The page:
Forgive me, fellow Slaves of Golconda; I had the very best of intentions and I wanted to like it so very much, but Sleepless Nights defeated me about 40 pages in. I wasn’t going to post on this today; in cowardly fashion I was going to see what everyone else put and hope that you might convince me to pick it up again (as indeed you might), but after reading Danielle’s post, I wanted to show some solidarity and talk about the ways in which it might be even more interesting not to like a book than to fall head over heels in love with it. There is no reason why abandoning a book should ever indicate poor readerly skills or a lack of quality on the book’s part. Instead we need to fall back on that comfortable old adage about being unable to please all of the people all of the time, and think about the kinds of pleasure we each individually need in order to keep reading.
Sleepless Nights is a fragmentary mosaic of a book, what academics would probably like to call a ‘text’ rather than a novel, because it doesn’t do any of the things we usually associate with novels. It has no beginning, middle or end, no sense of progression or development, no problem posed or quest initiated. It’s written from the perspective of an elderly lady looking back over her life and sifting through her memories the way a CD player might select tracks on random mode. Generally when the past returns through memories, it’s because they have something to tell us; they are picking on us, insisting we have a good look at them, niggling at us with their hidden meanings. Generally what’s interesting about memories is that they get slightly squashed out of shape each time the present moment leans on them, and in this way they can tell us a lot about the emotional climate of the present. Now what struck me as odd about Elizabeth Hardwick’s book was the apparent absence of a thinking, feeling, perplexed or nostalgic individual looking backwards. What we learn about the narrator’s past tells us little about her present, or indeed little about the kind of person she was. The fragments of past we were presented with were not intended (it seemed) to cohere into a story we could grasp hold of and take away with us. Now of course, I say all of this with only 40 pages of the book under my belt. Maybe it blossoms out later on into the kind of story in which memories illuminate each other and intertwine to give us a rich and vibrant patchwork of a woman’s life. If it does, tell me, maybe I’ll give it another go. But there was something so resistant to that kind of meaning creation in the first few chapters that I was assailed by radical doubt. I didn’t understand why I was being given this information, and I missed my readerly pleasure of piecing together details and clues that would come to be important as the narrative progressed.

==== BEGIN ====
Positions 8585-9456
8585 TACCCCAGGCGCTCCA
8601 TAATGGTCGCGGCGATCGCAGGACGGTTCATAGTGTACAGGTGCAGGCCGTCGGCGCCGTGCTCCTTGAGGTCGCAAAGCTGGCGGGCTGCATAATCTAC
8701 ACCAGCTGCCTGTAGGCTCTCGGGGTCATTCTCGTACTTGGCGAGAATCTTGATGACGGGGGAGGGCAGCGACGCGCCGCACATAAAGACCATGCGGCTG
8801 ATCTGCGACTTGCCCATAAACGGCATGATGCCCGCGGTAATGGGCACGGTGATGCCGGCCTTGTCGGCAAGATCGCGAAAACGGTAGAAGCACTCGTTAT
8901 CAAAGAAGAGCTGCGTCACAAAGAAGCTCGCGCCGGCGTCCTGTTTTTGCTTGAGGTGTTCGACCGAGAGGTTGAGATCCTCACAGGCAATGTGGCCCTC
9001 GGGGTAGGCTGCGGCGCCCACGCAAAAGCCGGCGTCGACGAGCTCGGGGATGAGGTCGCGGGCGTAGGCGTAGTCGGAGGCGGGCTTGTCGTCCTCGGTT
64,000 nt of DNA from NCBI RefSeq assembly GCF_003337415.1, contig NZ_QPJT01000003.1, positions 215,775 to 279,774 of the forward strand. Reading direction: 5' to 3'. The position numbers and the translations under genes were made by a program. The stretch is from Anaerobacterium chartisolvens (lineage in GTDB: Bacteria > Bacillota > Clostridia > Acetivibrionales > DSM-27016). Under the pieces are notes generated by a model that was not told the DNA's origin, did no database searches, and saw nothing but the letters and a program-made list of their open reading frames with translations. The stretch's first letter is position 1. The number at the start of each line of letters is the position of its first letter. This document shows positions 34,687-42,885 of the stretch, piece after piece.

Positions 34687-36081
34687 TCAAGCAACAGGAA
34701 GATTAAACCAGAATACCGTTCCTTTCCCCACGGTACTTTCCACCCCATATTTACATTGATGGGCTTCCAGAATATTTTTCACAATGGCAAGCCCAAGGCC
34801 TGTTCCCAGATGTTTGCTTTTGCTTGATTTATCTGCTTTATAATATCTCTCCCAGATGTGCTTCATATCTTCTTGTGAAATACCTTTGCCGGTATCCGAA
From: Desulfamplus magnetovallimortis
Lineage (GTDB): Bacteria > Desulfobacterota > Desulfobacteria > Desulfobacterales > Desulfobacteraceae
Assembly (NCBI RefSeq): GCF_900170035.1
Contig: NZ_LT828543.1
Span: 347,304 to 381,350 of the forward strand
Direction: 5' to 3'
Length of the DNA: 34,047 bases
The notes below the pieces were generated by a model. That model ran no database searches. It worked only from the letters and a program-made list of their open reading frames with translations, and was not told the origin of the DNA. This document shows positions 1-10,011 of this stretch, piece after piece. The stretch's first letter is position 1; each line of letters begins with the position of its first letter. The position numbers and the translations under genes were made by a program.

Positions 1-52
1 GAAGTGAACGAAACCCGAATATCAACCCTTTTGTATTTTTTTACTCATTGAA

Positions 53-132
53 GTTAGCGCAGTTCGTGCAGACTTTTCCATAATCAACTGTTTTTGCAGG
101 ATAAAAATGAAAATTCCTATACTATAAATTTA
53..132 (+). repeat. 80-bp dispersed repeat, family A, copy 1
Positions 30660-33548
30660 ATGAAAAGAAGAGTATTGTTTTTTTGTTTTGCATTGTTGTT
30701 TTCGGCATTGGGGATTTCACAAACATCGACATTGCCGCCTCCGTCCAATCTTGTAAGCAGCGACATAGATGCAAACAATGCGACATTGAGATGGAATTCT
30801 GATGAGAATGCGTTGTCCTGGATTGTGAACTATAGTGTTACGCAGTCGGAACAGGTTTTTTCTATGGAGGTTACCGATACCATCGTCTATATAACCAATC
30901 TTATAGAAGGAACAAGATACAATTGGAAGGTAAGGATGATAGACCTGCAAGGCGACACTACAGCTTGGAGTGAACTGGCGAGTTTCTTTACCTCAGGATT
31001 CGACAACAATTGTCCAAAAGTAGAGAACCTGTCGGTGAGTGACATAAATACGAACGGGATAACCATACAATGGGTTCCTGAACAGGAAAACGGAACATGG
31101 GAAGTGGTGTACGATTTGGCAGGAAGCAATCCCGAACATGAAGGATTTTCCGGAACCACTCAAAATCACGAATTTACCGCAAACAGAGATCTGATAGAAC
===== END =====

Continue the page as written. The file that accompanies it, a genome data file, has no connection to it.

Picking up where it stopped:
Now intellectually, I can see why this might be clever. Narrative insists that lives have centers, major events, chains of causality and so on, when in fact most lives don’t. They are just a string of events that might be intriguing or colorful in themselves but don’t really produce the patternings that make stories so reassuringly woven. I can imagine that many people might appreciate this kind of honesty in a book, but unfortunately, not me. I get my kicks out of making connections and listening to reverberations and solving riddles. That’s the promise of pleasure that pulls me through a novel; the hope that I’ll emerge at the end with a beautiful little knot of meaning that I can pull apart and tie together again as I think over and over what happened. Curiously enough this novel reminded me of why I don’t like the huge French cult writer, Boris Vian. Now Vian’s novels are miles away from this one by Hardwick. They are bionic-speed romps with masses and masses of surreal plot and are supposed to be very funny. If you like cartoon violence and difficult (for non-native readers at least) French puns then I guess they are funny, but once I’d realized that no particular section mattered, that I could pretty much leave out any given paragraph without detriment to understanding the story, well, then I found myself unable to carry on. That’s the problem for me with discontinuous narratives; I suddenly find a laziness in me that I would never have guessed was there in my otherwise zealous reading life.
Now I have read plenty of fragmentary stories in my time and I wondered again why I’d been able to keep going with them but not with this one. And I came to the conclusion that it was because I’d found this book emotionally cold. Again, I make this judgment on the first 40 pages, and who knows what fires and torments our narrator may have encountered in its later stages. But I would have appreciated her fragments if they had been electrifyingly charged with passion, or grief, or excitement. Instead I found them very beautiful, but in a manicured, or put-under-glass kind of way. I like my emotions a bit more raw than that, a bit more throat-grabbing. As a person I’m very polite, but I don’t need the books I read to be so; in fact I rather like to sit back and watch the conflict and the danger and the heartache begin while perfectly safe, lounging on the sofa.
So, as much as I could see there would be a great deal to appreciate in Elizabeth Hardwick’s novel, I was not the person to appreciate it. I don’t think this particularly matters; in thinking about my lack of relationship with the book I felt I gained a lot of insight into my own reading preferences, and that can be very useful in its way. I have on order some of Hardwick’s literary essays, and I am thinking that these may well appeal to me far more than Sleepless Nights, as the qualities I look for in criticism are very different to those that please me in fiction. I’d be delighted to give her a triumphant write-up in a different genre. And Slaves, you know I respect your opinions. If you think she’s worth it, I’ll return to this one on your recommendations.